Oh my dear. Yes, I can see that the anticipation is far worse than the event. Bastards torturing you this way.
By the way, when you're finished downsizing yours, would you mind doing mine too?
I'm not suggesting you let people down, I just can't believe that every single governor (or even just the Chair) is expected to be available at the whim of the inspecting authorities.
Presumably there must be times when they make their inspection and find the governors are not around because of work and holidays.
If they really want to meet people who are not employed to be there in term-time, and expect them to have made preparation for it, then common sense (not to mention common courtesy) suggests that they should make a proper appointment to do so.
You may have a few years to wait, Roses, but I'll add it to the list, no problem.
Obviously, they have no such expectation, Dave, and that isn't the point I'm making. They will be there for two days, there are five of us on standby and any or all of us, as available, will go for the meeting. Hopefully, that will include me or the vice-chair or both, as we have the best all-round knowledge of the school. None of this is a problem (if the worst came to the worst, they would do a telephone interview). What is a problem to me is that it is, without my conscious knowledge and beyond my control, affecting me physically and mentally.
My point precisely then. They don't expect you to be there. You have others who could be there. It's affecting you physically and mentally. So why let it?
Dave, I'll explain this one more time.
I have taken on a responsibility. If I had not been prepared for all that entailed, I should not have taken it on. If I just ducked out of the interview, I would be letting down my colleagues and the school, although if the inspectors want to see us at a time it is impossible for me to be there, I cannot help that and provision has been made in that eventuality. However, since I know I can do a good job and help support the school well, I would rather be present for the interview.
It isn't a matter of "let it", I've explained that my tension is beyond my control and I cannot help waking up four or five times a night. The point is the unexpected wait, long after we're ready. It's no one's fault, and I'm not criticising Ofsted. If you look at the post, I wasn't complaining about anything to do with it, just that I want it to happen and I can't settle until it has. Usually, music to suit my mood helps me to relax, but last night I couldn't deal with it, it was all just noise.
I am sorry, but you are letting it affect you, because you could walk away from it.
I have seen too many people make themselves physically ill with stress, to the point of breakdowns. If a voluntary job causes this stress to you, then you must ask whether the pleasure of doing it (or the satfisfaction of serving your community) outweighs the stress.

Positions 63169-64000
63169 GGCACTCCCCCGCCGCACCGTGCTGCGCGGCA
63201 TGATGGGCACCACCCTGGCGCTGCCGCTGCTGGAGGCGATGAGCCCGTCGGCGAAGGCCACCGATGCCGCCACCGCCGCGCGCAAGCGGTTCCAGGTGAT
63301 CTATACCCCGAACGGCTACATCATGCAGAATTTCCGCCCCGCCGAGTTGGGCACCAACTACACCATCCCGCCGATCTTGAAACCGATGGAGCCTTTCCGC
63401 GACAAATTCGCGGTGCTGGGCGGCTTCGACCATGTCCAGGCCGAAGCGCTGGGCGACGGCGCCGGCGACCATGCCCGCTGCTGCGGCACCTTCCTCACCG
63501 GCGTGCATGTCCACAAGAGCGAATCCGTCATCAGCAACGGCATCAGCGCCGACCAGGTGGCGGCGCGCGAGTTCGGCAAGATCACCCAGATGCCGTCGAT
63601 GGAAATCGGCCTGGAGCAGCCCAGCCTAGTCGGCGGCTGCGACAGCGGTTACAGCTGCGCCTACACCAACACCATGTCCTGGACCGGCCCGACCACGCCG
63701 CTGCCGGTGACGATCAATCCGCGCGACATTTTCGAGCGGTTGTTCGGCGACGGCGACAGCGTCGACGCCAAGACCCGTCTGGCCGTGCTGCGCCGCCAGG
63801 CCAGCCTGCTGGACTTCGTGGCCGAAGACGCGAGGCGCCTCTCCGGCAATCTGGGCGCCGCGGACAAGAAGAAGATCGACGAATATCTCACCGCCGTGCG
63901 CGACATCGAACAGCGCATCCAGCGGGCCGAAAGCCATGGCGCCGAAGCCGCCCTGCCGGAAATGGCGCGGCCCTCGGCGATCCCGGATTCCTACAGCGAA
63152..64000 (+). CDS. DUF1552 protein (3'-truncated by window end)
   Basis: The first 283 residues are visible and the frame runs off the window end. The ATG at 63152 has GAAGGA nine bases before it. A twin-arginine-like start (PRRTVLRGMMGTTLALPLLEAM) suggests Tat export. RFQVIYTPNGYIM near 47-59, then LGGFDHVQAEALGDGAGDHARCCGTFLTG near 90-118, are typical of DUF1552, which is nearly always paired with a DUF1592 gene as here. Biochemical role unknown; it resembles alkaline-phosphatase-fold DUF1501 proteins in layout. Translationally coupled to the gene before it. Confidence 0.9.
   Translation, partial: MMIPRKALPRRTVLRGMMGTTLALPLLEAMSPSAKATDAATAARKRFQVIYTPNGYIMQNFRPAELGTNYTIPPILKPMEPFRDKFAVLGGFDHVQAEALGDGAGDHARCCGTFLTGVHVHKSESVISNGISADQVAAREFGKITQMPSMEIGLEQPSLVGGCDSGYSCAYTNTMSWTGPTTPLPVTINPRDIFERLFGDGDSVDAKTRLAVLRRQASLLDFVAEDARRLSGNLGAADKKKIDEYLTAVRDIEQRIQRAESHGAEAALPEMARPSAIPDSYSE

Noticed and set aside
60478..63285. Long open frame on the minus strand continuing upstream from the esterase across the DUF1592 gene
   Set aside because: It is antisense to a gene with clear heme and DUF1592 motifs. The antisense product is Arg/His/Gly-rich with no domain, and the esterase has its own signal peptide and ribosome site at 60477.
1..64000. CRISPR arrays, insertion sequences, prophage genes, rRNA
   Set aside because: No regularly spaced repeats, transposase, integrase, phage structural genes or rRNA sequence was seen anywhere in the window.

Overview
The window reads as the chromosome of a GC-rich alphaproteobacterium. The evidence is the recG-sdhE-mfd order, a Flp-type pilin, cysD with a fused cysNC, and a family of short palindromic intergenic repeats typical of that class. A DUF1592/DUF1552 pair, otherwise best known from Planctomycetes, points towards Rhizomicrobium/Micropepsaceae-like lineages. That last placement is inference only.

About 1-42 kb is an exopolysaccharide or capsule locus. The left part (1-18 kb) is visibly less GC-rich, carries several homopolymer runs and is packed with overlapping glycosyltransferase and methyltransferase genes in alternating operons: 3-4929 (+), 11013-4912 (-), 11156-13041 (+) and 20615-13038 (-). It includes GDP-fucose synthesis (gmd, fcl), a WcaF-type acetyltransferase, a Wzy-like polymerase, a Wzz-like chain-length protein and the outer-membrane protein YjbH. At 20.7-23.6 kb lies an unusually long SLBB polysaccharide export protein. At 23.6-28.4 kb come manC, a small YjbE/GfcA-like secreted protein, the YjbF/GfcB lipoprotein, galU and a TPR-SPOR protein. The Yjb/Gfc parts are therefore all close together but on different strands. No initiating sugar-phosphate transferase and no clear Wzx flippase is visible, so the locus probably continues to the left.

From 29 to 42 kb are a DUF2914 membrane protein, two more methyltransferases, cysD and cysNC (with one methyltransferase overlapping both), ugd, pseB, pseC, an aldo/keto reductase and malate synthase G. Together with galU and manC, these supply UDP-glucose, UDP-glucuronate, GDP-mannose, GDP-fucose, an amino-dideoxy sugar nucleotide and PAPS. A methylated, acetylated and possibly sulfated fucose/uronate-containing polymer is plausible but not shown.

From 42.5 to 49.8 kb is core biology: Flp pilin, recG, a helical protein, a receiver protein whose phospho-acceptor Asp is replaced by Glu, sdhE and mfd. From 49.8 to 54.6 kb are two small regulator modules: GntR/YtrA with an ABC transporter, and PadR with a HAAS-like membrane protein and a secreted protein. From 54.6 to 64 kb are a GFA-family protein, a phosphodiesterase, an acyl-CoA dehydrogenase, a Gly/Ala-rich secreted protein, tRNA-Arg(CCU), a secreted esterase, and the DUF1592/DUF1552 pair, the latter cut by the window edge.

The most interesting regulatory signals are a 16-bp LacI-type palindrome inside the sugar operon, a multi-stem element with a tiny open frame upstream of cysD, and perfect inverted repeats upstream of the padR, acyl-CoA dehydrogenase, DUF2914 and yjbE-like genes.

Dave, walking away from it would cause me far more stress, I would be wracked with guilt. I do this job well, believe me, and right now I'm the best person to do it. A few years ago, I was under more stress than this constantly and I coped because I had to. This is a short-term situation, for a specific reason. It is not the inspection, it's the wait.
I hate waiting for anything once I'm prepared for it, too. It's the limbo feeling I dislike - it just doesn't feel natural to have to wait once everything's ready to go. I sometimes wonder whether this is a woman thing, because the men I've known have never appeared to be bothered by it. Hopefully it'll soon be over and you'll be able to relax again.
Thanks, Sharon - that's exactly it. The good thing is that we will only be notified on a Monday or Friday morning, so can get on with other things the rest of the week without expecting a call.
The daft thing is, I'll be fine when it's announced, it really is just the wait.
i so understand this, sugar! it's the waiting and nothing more. i have been known to leave for the airport and hour earlier than needed, rather than wait at home. crazy, i know, but waiting makes me antsy! xoxoxox
I know you're terribly busy, and that in the end you will conquer everything with your usual mix of patience, tact and good sense, so please don't feel obliged to devote time to reading this.
Having left home early for the train on Saturday and been very glad that I did, I'm with you there, Savannah!
Does my hard stare reach over to France, Chris? (known as a Paddington stare in our family).
Though Dave may be sensible, I perfectly understand. The suspense is figuritively,killing you. Unlike most men, you just want to talk about it.
From what I remember it wasn't the inspection but the INSPECTORS themselves. They had such superior 'know-it-all' attitudes. Often the ones who seemed a little more pleasant to ones face were the ones who gave nasty reports. Our head of maths was criticised for not introducing the topic. "But I did that before you came in" he said. "Well, I didn't see it so it didn't get a tick" was the response!